• Clinton rejects Yeltsin's proposal for holding an international conference on Bosnia. In the future, yes, but not now.

• UN checkpoints where the heavy artillery of the Bosnian Serbs is kept are guarded by 10 UN soldiers. The checkpoints are located in populated areas making air strikes impossible. Even if the international community wanted to perform an intervention over these weapons, they would not be able to do it.

• Manfred Woerner, NATO Secretary General: "We will follow the recommendations of Akashi, Rose and Cote not to carry out a strike, but if they attack Sarajevo we will intervene."
• Russia has a diplomatic breakthrough. A Russian UN battalion arrives in Pale, the capital of the Bosnian Serbs. Radovan Karadzic: "With the Russians beside us, we have nothing to fear."
• Question from journalists for UNPROFOR General Michael Rose: "What will you do one hour after midnight, when the ultimatum expires?" Rose: "I'll be in bed."
• Radovan Karadzic: "We'll shoot back if we‘re attacked."

• In an interview for TV BiH, Alija Izetbegovic states, "They have retreated, and it is our victory, because they are not killing us anymore. You can let your kids go skating freely, they can go to school. "
• Moscow: "This is our diplomatic victory. The ultimatum has not been strictly respected, and a penalty has not been imposed. "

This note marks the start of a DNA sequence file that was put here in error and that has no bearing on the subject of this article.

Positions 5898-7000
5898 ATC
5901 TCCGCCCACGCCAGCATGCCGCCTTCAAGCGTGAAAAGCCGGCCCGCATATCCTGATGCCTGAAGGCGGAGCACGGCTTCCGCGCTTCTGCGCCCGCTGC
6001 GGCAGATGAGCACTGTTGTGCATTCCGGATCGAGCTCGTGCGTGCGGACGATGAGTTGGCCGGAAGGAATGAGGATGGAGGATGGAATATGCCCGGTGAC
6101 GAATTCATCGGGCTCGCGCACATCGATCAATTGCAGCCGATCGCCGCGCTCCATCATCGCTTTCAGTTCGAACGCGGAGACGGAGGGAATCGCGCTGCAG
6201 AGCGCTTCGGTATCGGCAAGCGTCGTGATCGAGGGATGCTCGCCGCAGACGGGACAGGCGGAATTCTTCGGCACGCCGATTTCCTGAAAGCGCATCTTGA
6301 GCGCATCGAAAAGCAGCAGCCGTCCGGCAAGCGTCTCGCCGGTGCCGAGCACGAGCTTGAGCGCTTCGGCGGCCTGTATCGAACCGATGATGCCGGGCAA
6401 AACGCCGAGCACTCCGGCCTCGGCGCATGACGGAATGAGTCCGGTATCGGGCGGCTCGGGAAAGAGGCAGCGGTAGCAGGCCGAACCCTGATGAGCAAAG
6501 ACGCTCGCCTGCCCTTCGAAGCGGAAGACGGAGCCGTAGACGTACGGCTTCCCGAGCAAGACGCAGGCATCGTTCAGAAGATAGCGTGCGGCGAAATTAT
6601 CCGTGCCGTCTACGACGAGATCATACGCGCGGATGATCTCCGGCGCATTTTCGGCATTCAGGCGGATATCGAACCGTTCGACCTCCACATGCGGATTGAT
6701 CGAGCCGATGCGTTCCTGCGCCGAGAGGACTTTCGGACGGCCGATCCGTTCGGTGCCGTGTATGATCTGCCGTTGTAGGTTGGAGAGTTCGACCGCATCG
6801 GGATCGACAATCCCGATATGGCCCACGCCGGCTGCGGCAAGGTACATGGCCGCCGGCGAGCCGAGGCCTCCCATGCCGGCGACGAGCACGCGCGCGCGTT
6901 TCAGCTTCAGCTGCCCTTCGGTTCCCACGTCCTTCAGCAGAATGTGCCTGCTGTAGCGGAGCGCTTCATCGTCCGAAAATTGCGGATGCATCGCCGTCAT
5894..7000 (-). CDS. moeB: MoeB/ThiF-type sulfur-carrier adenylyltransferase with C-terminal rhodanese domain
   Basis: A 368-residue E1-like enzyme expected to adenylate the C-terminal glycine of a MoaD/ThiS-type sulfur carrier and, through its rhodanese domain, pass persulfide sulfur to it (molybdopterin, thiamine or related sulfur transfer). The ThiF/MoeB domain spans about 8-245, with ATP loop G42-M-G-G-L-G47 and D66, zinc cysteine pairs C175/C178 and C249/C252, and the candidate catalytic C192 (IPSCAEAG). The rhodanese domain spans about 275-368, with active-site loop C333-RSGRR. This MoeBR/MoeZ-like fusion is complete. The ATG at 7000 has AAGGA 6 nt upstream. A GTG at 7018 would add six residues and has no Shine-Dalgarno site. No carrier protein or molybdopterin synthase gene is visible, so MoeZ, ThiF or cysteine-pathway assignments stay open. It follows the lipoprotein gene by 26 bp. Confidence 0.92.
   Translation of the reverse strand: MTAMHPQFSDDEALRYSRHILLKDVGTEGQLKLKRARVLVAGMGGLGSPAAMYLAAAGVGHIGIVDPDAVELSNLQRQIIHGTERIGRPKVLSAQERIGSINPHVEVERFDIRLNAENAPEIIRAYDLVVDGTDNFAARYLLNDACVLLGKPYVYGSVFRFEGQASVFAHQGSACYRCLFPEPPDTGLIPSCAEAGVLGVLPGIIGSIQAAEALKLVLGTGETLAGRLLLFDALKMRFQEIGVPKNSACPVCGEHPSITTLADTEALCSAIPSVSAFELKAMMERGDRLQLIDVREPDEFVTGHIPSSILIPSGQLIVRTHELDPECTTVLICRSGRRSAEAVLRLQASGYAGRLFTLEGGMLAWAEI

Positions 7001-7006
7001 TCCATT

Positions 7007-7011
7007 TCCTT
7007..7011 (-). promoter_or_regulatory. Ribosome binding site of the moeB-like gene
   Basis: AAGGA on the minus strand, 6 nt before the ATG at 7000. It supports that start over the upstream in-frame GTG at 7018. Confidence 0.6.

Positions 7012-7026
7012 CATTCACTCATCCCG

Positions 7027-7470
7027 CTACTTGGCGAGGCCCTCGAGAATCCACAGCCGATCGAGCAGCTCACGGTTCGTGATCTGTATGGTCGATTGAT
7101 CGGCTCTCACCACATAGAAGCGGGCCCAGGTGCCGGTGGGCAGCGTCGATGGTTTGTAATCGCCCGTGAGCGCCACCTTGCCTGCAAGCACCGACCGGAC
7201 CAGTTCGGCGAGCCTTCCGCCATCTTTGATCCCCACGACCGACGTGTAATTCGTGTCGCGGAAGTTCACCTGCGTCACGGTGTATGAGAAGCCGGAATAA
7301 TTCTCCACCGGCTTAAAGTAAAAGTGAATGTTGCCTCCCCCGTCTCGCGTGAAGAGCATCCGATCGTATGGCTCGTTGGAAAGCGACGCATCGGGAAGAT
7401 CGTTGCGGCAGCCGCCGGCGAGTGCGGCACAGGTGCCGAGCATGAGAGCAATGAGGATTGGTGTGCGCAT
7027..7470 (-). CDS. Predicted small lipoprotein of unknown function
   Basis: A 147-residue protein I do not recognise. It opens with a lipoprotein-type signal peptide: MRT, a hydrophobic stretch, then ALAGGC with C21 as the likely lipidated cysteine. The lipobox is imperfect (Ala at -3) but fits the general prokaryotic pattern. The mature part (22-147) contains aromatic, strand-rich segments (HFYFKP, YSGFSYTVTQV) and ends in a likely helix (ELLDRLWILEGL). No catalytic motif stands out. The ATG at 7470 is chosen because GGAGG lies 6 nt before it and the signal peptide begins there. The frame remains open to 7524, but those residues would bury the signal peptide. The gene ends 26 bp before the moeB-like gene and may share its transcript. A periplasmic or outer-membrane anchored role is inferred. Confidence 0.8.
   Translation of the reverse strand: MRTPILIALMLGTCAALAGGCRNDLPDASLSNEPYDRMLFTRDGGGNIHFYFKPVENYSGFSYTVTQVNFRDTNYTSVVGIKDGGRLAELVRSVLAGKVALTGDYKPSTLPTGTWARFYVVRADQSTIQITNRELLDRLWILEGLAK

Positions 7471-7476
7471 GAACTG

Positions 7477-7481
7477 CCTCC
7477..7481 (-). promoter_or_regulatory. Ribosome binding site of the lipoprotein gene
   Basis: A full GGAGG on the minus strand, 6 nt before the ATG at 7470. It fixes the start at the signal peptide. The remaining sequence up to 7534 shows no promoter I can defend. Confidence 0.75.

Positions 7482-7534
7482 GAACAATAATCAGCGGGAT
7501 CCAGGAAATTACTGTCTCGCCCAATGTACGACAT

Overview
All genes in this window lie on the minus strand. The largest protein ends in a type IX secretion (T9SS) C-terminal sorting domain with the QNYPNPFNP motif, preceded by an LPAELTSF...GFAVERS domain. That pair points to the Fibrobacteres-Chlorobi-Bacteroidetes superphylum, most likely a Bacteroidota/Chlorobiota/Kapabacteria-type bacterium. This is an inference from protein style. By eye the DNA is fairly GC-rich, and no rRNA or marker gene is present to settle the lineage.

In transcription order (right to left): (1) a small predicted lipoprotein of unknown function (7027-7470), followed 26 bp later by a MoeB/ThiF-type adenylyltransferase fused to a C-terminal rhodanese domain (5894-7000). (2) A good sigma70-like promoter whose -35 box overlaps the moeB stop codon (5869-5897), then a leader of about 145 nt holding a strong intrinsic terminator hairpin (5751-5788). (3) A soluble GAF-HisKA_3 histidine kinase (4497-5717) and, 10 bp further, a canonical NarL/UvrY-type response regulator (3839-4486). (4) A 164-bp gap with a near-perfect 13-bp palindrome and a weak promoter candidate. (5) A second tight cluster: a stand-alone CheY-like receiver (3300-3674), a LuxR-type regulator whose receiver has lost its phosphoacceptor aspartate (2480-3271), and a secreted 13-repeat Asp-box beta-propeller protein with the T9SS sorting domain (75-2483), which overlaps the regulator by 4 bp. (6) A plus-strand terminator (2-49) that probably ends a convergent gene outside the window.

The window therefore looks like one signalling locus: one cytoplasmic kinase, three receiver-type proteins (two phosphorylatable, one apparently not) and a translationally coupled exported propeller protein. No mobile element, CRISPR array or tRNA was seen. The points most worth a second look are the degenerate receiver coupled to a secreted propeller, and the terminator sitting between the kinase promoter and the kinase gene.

• Re-establishment of the "air bridge."

• In Washington, negotiations start between the Croats and Muslims on the establishment of the federation.

• The UN Security Council discusses the French proposal of lifting the siege of Sarajevo and setting up a civilian administrator.
• Life returns to the city. People walk on the streets, children play.


The former Mandic family villa housed the American Consulate before the Olympic Games. After the Games the Olympic museum was opened in the building and it became the site of art exhibitions, the documentary film festival and a meeting place, especially in its outdoor cafe. In 1992, a few days after the mayor announced that the American Embassy would be housed in the villa, it was destroyed. First it was hit by inflammable shells and when the fire broke out, snipers and mortar shells prevented the firemen form extinguishing the flames. Its ruins were the site of several art exhibitions during the siege.